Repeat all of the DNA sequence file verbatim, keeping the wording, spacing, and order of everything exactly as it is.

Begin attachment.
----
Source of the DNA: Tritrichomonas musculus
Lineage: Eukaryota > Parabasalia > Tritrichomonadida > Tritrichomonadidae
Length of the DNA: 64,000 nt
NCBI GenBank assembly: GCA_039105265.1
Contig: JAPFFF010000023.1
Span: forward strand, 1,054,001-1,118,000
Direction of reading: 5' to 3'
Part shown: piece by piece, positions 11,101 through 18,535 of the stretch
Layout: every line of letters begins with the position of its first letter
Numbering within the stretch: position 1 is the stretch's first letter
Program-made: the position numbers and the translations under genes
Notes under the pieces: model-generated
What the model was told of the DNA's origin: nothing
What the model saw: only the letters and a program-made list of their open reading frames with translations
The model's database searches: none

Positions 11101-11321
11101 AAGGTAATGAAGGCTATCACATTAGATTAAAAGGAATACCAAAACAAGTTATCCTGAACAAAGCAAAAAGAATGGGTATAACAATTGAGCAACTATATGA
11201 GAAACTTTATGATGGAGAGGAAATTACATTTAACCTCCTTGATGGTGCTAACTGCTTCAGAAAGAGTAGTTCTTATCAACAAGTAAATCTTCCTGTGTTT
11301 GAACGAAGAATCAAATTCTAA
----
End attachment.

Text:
Source of the DNA: Tritrichomonas musculus
Lineage: Eukaryota > Parabasalia > Tritrichomonadida > Tritrichomonadidae
Length of the DNA: 64,000 nt
NCBI GenBank assembly: GCA_039105265.1
Contig: JAPFFF010000023.1
Span: forward strand, 1,054,001-1,118,000
Direction of reading: 5' to 3'
Part shown: piece by piece, positions 11,101 through 18,535 of the stretch
Layout: every line of letters begins with the position of its first letter
Numbering within the stretch: position 1 is the stretch's first letter
Program-made: the position numbers and the translations under genes
Notes under the pieces: model-generated
What the model was told of the DNA's origin: nothing
What the model saw: only the letters and a program-made list of their open reading frames with translations
The model's database searches: none

Positions 11101-11321
11101 AAGGTAATGAAGGCTATCACATTAGATTAAAAGGAATACCAAAACAAGTTATCCTGAACAAAGCAAAAAGAATGGGTATAACAATTGAGCAACTATATGA
11201 GAAACTTTATGATGGAGAGGAAATTACATTTAACCTCCTTGATGGTGCTAACTGCTTCAGAAAGAGTAGTTCTTATCAACAAGTAAATCTTCCTGTGTTT
11301 GAACGAAGAATCAAATTCTAA